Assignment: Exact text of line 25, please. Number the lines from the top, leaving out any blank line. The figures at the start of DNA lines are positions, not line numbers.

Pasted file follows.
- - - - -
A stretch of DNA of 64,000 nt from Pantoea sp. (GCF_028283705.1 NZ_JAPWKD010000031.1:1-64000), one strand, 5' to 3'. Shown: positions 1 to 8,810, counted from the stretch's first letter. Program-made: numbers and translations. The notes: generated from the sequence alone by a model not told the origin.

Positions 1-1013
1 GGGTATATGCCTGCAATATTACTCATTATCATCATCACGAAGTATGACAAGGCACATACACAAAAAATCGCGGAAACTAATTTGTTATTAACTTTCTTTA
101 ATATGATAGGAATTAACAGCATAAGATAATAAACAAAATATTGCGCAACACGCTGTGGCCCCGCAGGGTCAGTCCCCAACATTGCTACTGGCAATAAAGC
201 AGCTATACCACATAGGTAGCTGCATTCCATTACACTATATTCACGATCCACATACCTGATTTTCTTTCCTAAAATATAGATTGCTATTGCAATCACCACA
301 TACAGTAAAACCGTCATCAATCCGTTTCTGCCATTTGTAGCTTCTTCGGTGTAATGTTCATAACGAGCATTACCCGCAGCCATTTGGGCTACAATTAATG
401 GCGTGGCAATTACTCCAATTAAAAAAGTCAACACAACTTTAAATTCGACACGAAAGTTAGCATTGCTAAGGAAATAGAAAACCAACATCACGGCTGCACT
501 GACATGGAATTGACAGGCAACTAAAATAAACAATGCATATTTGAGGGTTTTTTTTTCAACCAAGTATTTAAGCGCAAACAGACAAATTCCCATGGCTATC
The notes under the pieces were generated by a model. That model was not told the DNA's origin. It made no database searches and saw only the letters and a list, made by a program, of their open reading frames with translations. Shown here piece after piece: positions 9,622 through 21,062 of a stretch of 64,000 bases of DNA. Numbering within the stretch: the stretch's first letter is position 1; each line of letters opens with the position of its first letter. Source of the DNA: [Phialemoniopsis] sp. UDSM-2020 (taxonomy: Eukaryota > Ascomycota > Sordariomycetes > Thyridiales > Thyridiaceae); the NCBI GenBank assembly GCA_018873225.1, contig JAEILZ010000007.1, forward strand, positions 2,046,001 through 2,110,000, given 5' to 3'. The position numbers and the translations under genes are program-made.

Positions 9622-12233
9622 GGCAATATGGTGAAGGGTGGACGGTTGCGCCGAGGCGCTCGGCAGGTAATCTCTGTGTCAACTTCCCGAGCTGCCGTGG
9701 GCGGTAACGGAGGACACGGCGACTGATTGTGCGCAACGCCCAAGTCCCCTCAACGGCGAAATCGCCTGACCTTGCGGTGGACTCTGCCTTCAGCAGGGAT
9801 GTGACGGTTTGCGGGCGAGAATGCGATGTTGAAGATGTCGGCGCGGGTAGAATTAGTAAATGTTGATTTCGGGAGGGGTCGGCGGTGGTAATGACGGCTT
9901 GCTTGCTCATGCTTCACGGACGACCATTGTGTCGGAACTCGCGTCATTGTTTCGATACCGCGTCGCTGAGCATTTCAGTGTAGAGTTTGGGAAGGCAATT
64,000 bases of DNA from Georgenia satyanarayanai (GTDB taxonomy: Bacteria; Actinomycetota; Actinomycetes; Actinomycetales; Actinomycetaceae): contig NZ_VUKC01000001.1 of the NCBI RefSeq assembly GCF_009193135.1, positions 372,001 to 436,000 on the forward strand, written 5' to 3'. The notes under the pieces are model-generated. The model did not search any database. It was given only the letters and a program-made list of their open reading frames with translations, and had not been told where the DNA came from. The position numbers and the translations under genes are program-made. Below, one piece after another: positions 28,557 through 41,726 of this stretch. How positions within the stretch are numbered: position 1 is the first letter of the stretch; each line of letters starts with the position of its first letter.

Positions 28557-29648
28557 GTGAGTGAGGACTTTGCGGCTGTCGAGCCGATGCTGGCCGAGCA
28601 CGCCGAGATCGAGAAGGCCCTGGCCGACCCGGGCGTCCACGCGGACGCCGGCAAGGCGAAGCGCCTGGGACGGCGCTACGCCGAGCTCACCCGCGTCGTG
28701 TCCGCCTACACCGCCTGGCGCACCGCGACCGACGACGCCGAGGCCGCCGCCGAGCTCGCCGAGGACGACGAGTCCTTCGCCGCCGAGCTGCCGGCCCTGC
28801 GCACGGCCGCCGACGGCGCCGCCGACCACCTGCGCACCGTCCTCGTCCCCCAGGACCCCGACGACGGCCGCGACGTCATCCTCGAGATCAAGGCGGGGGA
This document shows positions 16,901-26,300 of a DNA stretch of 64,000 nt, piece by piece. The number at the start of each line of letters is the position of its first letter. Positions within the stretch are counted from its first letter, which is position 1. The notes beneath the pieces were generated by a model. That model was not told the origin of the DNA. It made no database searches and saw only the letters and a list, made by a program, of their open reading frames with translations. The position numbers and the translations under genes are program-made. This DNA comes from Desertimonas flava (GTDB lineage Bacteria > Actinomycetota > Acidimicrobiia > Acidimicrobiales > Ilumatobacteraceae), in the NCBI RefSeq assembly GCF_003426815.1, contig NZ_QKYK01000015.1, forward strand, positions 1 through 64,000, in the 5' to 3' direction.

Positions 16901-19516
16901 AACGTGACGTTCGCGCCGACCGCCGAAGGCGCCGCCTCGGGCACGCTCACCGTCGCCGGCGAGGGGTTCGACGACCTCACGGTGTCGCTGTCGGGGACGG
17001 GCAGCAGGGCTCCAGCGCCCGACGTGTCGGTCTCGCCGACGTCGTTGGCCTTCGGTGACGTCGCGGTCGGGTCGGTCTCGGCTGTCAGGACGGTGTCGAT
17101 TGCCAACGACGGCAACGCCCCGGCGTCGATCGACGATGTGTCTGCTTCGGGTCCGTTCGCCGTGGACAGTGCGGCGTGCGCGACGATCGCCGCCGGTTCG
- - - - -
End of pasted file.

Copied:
17101 TGCCAACGACGGCAACGCCCCGGCGTCGATCGACGATGTGTCTGCTTCGGGTCCGTTCGCCGTGGACAGTGCGGCGTGCGCGACGATCGCCGCCGGTTCG